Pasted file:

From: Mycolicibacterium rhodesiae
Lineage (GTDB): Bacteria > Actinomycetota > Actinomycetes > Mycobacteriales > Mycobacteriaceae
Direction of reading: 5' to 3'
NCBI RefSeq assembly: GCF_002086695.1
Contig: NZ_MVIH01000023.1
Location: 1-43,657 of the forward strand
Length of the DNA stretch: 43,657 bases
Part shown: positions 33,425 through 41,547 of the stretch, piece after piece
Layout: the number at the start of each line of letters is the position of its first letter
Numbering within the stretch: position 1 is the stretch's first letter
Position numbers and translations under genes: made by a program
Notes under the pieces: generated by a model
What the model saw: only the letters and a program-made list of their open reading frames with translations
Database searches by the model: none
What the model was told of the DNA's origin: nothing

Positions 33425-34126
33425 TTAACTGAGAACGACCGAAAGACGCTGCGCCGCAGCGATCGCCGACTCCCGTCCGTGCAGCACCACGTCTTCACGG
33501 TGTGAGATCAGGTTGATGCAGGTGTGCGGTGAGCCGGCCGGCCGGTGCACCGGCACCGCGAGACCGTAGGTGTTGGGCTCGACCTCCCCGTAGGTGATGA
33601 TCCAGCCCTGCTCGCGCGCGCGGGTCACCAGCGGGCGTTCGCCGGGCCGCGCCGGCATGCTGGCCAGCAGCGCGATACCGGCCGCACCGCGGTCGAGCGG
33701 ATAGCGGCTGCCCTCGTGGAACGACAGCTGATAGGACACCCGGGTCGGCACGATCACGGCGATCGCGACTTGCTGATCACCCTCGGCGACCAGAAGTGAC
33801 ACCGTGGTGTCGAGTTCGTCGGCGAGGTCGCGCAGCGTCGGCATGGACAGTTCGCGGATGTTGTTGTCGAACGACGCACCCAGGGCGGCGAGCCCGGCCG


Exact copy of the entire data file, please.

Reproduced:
From: Mycolicibacterium rhodesiae
Lineage (GTDB): Bacteria > Actinomycetota > Actinomycetes > Mycobacteriales > Mycobacteriaceae
Direction of reading: 5' to 3'
NCBI RefSeq assembly: GCF_002086695.1
Contig: NZ_MVIH01000023.1
Location: 1-43,657 of the forward strand
Length of the DNA stretch: 43,657 bases
Part shown: positions 33,425 through 41,547 of the stretch, piece after piece
Layout: the number at the start of each line of letters is the position of its first letter
Numbering within the stretch: position 1 is the stretch's first letter
Position numbers and translations under genes: made by a program
Notes under the pieces: generated by a model
What the model saw: only the letters and a program-made list of their open reading frames with translations
Database searches by the model: none
What the model was told of the DNA's origin: nothing

Positions 33425-34126
33425 TTAACTGAGAACGACCGAAAGACGCTGCGCCGCAGCGATCGCCGACTCCCGTCCGTGCAGCACCACGTCTTCACGG
33501 TGTGAGATCAGGTTGATGCAGGTGTGCGGTGAGCCGGCCGGCCGGTGCACCGGCACCGCGAGACCGTAGGTGTTGGGCTCGACCTCCCCGTAGGTGATGA
33601 TCCAGCCCTGCTCGCGCGCGCGGGTCACCAGCGGGCGTTCGCCGGGCCGCGCCGGCATGCTGGCCAGCAGCGCGATACCGGCCGCACCGCGGTCGAGCGG
33701 ATAGCGGCTGCCCTCGTGGAACGACAGCTGATAGGACACCCGGGTCGGCACGATCACGGCGATCGCGACTTGCTGATCACCCTCGGCGACCAGAAGTGAC
33801 ACCGTGGTGTCGAGTTCGTCGGCGAGGTCGCGCAGCGTCGGCATGGACAGTTCGCGGATGTTGTTGTCGAACGACGCACCCAGGGCGGCGAGCCCGGCCG